If Prufrock is meant to represent humanity, what does the poem say about modern existence?

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If Prufrock is meant to represent modern existance, than modern existance is alienating and lonely. The speaker cannot relate to people, and uses the word "us" rather than "I" because he is so lonely. He thinks constantly about what others would think about his actions, but he has no idea...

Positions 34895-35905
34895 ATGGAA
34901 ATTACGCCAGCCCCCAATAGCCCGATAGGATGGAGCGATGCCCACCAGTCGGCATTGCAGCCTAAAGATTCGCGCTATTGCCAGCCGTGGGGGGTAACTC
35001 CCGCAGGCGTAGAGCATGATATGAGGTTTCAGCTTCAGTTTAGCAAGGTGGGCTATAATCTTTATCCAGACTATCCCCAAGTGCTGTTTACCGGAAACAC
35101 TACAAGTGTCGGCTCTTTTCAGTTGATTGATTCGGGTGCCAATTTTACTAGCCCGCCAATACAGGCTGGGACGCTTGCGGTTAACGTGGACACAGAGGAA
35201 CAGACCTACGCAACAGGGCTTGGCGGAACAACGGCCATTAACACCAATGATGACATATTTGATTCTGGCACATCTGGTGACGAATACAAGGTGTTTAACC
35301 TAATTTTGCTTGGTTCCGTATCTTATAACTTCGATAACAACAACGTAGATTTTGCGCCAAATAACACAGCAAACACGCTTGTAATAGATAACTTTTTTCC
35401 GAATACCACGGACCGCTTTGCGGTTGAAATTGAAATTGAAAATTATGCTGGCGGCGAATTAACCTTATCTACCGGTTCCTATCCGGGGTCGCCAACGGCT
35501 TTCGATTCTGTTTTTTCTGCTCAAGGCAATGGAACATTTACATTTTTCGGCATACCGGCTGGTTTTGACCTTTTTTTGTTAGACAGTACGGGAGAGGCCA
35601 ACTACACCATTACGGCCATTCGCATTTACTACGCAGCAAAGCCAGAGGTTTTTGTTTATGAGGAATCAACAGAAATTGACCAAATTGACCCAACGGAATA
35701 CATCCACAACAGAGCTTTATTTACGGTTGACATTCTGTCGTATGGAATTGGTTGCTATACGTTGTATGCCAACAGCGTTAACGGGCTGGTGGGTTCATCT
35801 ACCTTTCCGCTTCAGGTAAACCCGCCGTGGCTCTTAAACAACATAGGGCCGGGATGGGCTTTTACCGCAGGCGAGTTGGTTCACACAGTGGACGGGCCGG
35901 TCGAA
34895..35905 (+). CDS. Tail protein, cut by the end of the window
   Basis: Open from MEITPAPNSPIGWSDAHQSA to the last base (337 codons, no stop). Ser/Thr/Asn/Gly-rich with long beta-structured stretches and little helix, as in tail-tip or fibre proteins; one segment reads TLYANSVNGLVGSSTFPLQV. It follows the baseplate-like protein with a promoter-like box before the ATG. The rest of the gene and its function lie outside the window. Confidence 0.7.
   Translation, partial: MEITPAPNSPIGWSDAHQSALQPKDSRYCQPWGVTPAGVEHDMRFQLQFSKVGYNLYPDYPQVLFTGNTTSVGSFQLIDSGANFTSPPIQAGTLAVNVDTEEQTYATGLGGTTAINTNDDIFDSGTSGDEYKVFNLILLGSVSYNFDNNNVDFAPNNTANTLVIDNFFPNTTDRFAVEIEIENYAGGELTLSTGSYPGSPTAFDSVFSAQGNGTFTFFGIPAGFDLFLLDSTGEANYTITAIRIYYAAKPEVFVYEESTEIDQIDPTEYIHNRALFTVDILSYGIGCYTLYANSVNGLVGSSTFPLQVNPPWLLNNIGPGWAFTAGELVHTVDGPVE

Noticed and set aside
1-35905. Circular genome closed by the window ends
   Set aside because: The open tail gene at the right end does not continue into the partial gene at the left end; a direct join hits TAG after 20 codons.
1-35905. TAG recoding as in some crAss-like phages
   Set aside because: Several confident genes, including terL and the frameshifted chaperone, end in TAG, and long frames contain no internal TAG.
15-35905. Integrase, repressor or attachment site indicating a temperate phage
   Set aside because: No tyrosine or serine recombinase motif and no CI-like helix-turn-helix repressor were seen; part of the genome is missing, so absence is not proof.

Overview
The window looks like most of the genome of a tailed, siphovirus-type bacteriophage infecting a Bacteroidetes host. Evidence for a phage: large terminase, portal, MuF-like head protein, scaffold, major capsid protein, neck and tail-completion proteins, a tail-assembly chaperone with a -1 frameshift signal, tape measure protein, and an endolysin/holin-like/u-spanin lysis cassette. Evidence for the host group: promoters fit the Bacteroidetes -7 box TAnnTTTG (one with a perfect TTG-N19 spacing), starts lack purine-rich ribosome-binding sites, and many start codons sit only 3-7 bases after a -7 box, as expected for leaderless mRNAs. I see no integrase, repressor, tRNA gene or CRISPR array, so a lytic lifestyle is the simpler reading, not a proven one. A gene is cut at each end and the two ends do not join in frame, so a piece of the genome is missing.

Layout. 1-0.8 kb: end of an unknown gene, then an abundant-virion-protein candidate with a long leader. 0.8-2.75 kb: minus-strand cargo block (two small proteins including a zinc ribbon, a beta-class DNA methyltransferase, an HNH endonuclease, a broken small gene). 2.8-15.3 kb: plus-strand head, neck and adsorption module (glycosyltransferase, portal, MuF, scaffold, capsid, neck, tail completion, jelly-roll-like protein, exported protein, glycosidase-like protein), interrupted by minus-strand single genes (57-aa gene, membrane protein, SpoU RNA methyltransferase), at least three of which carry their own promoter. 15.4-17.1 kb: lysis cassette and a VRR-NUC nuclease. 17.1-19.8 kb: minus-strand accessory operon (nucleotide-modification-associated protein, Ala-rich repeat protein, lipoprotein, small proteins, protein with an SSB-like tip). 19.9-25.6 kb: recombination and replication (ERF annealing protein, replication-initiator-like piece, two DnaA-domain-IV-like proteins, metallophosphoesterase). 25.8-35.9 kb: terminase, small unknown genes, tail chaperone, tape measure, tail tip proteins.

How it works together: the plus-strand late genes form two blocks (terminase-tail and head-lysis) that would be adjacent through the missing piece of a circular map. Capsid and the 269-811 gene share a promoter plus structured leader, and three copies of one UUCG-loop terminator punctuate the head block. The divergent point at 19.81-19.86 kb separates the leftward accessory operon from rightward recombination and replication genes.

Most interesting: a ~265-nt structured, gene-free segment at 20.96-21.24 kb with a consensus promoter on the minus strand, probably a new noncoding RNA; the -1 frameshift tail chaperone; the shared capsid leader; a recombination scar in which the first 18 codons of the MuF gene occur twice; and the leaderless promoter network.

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If Prufrock is meant to represent modern existance, than modern existance is alienating and lonely. The speaker cannot relate to people, and uses the word "us" rather than "I" because he is so lonely. He thinks constantly about what others would think about his actions, but he has no idea as his social interaction with people is so limited. He is addressing himself the way most people address a friend. THe last half of the 19th century was seen as a time of less human interaction, a time of more industry and capital, it is most likely this that Eliot is evoking with Prufrock's alienated and lonely speech.

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